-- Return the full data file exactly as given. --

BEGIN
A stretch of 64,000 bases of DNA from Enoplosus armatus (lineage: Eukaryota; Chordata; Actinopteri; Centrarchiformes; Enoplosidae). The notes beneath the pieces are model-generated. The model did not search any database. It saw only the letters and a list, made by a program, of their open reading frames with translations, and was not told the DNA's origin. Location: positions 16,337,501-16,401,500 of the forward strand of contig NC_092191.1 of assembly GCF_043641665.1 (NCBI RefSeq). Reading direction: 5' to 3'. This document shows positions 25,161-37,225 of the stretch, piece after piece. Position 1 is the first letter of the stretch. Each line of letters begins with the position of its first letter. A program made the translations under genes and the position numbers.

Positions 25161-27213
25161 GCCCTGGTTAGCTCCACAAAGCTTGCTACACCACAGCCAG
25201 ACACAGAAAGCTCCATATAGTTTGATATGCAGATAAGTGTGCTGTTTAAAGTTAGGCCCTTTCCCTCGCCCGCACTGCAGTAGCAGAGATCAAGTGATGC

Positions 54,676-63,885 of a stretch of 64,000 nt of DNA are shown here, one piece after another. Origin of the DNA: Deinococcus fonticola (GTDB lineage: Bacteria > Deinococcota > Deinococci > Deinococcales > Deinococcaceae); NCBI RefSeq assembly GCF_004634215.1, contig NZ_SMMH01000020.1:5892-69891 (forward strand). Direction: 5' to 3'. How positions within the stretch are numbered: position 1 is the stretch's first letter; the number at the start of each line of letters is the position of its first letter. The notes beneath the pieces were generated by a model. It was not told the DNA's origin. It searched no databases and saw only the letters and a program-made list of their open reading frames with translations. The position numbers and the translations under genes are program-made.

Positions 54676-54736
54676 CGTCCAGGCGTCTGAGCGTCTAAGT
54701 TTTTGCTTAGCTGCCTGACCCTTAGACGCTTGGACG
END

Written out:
A stretch of 64,000 bases of DNA from Enoplosus armatus (lineage: Eukaryota; Chordata; Actinopteri; Centrarchiformes; Enoplosidae). The notes beneath the pieces are model-generated. The model did not search any database. It saw only the letters and a list, made by a program, of their open reading frames with translations, and was not told the DNA's origin. Location: positions 16,337,501-16,401,500 of the forward strand of contig NC_092191.1 of assembly GCF_043641665.1 (NCBI RefSeq). Reading direction: 5' to 3'. This document shows positions 25,161-37,225 of the stretch, piece after piece. Position 1 is the first letter of the stretch. Each line of letters begins with the position of its first letter. A program made the translations under genes and the position numbers.

Positions 25161-27213
25161 GCCCTGGTTAGCTCCACAAAGCTTGCTACACCACAGCCAG
25201 ACACAGAAAGCTCCATATAGTTTGATATGCAGATAAGTGTGCTGTTTAAAGTTAGGCCCTTTCCCTCGCCCGCACTGCAGTAGCAGAGATCAAGTGATGC

Positions 54,676-63,885 of a stretch of 64,000 nt of DNA are shown here, one piece after another. Origin of the DNA: Deinococcus fonticola (GTDB lineage: Bacteria > Deinococcota > Deinococci > Deinococcales > Deinococcaceae); NCBI RefSeq assembly GCF_004634215.1, contig NZ_SMMH01000020.1:5892-69891 (forward strand). Direction: 5' to 3'. How positions within the stretch are numbered: position 1 is the stretch's first letter; the number at the start of each line of letters is the position of its first letter. The notes beneath the pieces were generated by a model. It was not told the DNA's origin. It searched no databases and saw only the letters and a program-made list of their open reading frames with translations. The position numbers and the translations under genes are program-made.

Positions 54676-54736
54676 CGTCCAGGCGTCTGAGCGTCTAAGT
54701 TTTTGCTTAGCTGCCTGACCCTTAGACGCTTGGACG